Friday, September 08, 2006

Ifconfig Monitor Option

I've been playing with IPv6 in my lab. I'm not going to say anything earth-shattering or definitive about IPv6 here or in future posts. I'm at the learning stage, but I figured I would record what I'm seeing.

One of my observations is that IPv6 ships with multiple discovery-type protocols that appear on active interfaces. This is especially interesting for people who want to build "stealthy" network security monitoring sensors.

In the following example, consider em1 to be an interface we wish to use as a passive sniffing NIC. It doesn't make a difference, but I have em1 plugged into the output of a Gigabit port aggregator tap.

hacom:/root# ifconfig em1
em1: flags=8902<BROADCAST,PROMISC,SIMPLEX,MULTICASTɚmtu 1500
options=b<RXCSUM,TXCSUM,VLAN_MTU>
ether 00:40:48:b1:5c:dc
media: Ethernet autoselect (100baseTX <full-duplex>)
status: active

Note that this is a full duplex connection. The SIMPLEX in the output has nothing to do with half or full duplex. SIMPLEX refers to the NIC not being able to transmit and receive while operating on true CSMA/CD Ethernet, which is really not the case with switched networks.

Next we bring up em1.

hacom:/root# ifconfig em1 up
hacom:/root# ifconfig em1
em1: flags=8943<UP,BROADCAST,RUNNING,PROMISC,SIMPLEX,MULTICAST> mtu 1500
options=b<RXCSUM,TXCSUM,VLAN_MTU>
inet6 fe80::240:48ff:feb1:5cdc%em1 prefixlen 64 scopeid 0x2
ether 00:40:48:b1:5c:dc
media: Ethernet autoselect (1000baseTX <full-duplex>)
status: active

Notice that em1 assigns itself a local IPv6 interface, fe80::240:48ff:feb1:5cdc. What is more interesting to me is that it begins sending IPv6 traffic.

hacom:/root# tcpdump -n -i em1 -s 1515
tcpdump: WARNING: em1: no IPv4 address assigned
tcpdump: verbose output suppressed, use -v or -vv for full protocol decode
listening on em1, link-type EN10MB (Ethernet), capture size 1515 bytes
20:04:33.081021 IP6 :: > ff02::1:ffb1:5cdc: ICMP6, neighbor solicitation,
who has fe80::240:48ff:feb1:5cdc, length 24
20:04:33.081029 IP6 fe80::240:48ff:feb1:5cdc > ff02::2:202:5c8d:
HBH ICMP6, multicast listener reportmax resp delay: 0 addr: ff02::2:202:5c8d, length 24
20:04:33.081083 IP6 fe80::240:48ff:feb1:5cdc > ff02::1:ffb1:5cdc:
HBH ICMP6, multicast listener reportmax resp delay: 0 addr: ff02::1:ffb1:5cdc, length 24

One of the tenets of proper passive sensor deployment is not letting the sniffing NIC inject packets onto the monitored network. People like to talk about cutting the transmit wires on Ethernet cables, but I always thought that was silly.

When I see traffic emitted from a supposedly passive interface, I do not like what I see. In the deployment scenario I have here (listening to a tap), these ICMP6 packets are really no problem. This is one of the reasons professionals use passive taps.

If you're placing a sniffing interface on a shared medium like half-duplex Ethernet, a common trick to prevent traffic from leaving the sniffing interface (without cutting wires) is to disable ARP, like so.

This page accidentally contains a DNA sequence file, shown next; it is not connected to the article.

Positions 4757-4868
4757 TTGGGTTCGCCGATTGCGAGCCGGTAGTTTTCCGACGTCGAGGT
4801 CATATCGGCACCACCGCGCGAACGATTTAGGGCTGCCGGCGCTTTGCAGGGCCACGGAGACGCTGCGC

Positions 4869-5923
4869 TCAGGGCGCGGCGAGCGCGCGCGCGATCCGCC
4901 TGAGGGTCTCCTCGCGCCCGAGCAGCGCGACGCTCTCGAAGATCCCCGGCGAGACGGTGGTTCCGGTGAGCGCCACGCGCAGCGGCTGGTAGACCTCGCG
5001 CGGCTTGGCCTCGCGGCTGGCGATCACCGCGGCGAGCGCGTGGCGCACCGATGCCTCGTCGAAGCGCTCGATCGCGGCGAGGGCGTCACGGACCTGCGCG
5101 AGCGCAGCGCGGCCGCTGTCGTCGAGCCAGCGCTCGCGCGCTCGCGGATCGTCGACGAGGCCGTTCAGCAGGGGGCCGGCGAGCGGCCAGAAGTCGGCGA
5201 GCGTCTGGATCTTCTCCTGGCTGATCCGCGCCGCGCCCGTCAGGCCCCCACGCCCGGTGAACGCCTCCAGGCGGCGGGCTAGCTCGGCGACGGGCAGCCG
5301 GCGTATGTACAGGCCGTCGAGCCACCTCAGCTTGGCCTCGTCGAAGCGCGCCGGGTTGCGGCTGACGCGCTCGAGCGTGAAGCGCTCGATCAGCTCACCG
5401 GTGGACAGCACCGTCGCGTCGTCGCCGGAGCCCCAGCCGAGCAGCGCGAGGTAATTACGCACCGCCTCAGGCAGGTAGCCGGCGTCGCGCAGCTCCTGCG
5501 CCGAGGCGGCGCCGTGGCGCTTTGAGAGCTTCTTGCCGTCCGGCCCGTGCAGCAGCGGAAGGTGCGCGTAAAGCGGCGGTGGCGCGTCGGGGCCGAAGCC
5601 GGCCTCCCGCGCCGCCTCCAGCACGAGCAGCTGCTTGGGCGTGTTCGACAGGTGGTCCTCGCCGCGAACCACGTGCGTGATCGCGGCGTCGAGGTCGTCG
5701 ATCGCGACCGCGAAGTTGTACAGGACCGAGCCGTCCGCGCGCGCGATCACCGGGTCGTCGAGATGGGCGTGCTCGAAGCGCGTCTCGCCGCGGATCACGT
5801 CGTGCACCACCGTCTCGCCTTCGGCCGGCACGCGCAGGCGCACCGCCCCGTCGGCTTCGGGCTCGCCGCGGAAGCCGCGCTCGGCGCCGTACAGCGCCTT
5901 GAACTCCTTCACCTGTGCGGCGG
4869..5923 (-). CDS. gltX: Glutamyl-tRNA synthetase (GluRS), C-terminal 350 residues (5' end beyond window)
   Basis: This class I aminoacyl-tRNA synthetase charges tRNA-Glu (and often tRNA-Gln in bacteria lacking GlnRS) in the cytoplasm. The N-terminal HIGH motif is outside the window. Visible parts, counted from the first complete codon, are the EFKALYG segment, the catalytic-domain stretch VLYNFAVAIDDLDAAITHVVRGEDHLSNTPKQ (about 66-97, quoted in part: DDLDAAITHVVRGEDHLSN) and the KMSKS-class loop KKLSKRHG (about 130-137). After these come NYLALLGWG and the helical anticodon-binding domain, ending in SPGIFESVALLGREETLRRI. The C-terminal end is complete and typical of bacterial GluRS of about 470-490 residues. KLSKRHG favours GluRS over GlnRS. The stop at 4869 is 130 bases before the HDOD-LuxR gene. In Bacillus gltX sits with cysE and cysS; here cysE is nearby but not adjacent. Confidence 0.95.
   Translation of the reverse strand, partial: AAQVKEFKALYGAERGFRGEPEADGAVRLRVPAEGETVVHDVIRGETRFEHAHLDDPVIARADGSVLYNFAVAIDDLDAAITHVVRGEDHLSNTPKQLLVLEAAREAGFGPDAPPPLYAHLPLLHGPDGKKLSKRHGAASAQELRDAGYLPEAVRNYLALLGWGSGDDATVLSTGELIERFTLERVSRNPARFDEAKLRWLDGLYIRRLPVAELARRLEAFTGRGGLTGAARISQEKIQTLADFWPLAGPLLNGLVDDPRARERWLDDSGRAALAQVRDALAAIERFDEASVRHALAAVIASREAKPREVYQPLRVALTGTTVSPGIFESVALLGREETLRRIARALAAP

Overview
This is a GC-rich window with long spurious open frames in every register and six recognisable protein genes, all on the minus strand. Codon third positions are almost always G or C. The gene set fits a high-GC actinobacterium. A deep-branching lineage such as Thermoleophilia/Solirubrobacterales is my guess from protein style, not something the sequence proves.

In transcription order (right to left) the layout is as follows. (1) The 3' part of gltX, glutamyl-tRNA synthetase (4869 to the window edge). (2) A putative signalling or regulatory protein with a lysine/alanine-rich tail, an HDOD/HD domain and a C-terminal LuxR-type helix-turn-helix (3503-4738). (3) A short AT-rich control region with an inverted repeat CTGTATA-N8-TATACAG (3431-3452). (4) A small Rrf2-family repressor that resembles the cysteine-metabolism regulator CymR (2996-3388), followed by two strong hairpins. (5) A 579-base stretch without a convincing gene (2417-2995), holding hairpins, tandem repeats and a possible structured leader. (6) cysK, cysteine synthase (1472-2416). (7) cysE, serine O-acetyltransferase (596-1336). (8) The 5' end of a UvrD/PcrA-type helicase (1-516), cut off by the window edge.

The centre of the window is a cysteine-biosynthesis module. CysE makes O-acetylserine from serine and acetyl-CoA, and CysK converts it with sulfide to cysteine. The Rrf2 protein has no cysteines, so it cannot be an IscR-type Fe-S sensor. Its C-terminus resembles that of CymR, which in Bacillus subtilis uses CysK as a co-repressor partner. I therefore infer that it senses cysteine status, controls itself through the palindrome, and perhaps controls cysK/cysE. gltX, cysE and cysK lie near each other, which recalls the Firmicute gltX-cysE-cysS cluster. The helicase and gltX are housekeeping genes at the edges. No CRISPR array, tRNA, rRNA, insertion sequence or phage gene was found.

hacom:/root# ifconfig em1
em1: flags=8802 mtu 1500
options=b
ether 00:40:48:b1:5c:dc
media: Ethernet autoselect (1000baseTX )
status: active
hacom:/root# ifconfig em1 -arp up
hacom:/root# ifconfig em1
em1: flags=88c3 mtu 1500
options=b
inet6 fe80::240:48ff:feb1:5cdc%em1 prefixlen 64 scopeid 0x2
ether 00:40:48:b1:5c:dc
media: Ethernet autoselect (1000baseTX )
status: active

Without the interface being able to send and receive ARP traffic (NOARP), it can't send traffic. Or can it?

hacom:/root# tcpdump -n -i em1 -s 1515
tcpdump: WARNING: em1: no IPv4 address assigned
tcpdump: verbose output suppressed, use -v or -vv for full protocol decode
listening on em1, link-type EN10MB (Ethernet), capture size 1515 bytes
20:13:27.711251 IP6 :: > ff02::1:ffb1:5cdc: ICMP6, neighbor solicitation,
who has fe80::240:48ff:feb1:5cdc, length 24
20:13:29.062884 IP6 fe80::240:48ff:feb1:5cdc > ff02::2:202:5c8d:
HBH ICMP6, multicast listener reportmax resp delay: 0 addr: ff02::2:202:5c8d, length 24

Wow, there are those pesky ICMP6 messages.

The reason we see them is that IPv6 does not use ARP.

Let's try one more variation.

hacom:/root# ifconfig em1
em1: flags=8902<BROADCAST,PROMISC,SIMPLEX,MULTICAST> mtu 1500
options=b<RXCSUM,TXCSUM,VLAN_MTU>
ether 00:40:48:b1:5c:dc
media: Ethernet autoselect (1000baseTX <full-duplex>)
status: active
hacom:/root# ifconfig em1 monitor up
hacom:/root# ifconfig em1
em1: flags=48943<UP,BROADCAST,RUNNING,PROMISC,SIMPLEX,MULTICAST,MONITOR> mtu 1500
options=b<RXCSUM,TXCSUM,VLAN_MTU>
inet6 fe80::240:48ff:feb1:5cdc%em1 prefixlen 64 scopeid 0x2
ether 00:40:48:b1:5c:dc
media: Ethernet autoselect (1000baseTX <full-duplex>)
status: active

When I look for traffic now, I see no IPv6 traffic at all. I recommend that we replace the use of "-arp" with "monitor". To disable monitor mode, use "-monitor".

1 comment:

Robin said...

I think it is wise to use 'monitor' option on a passive sniffing interface anyway.

We have 12 passive sniffing interfaces active on one system.
A few weeks back I had some problems with one particular interface. After a while it just stops receiving data. Although the switch shows that it was transmitting the data to our sniffer box, I couldn't figure out what the problem was.

After searching the Net to find answers, I stumble on the 'monitor' option.

I have set this option on all sniffing interfaces and until now it works like a charm.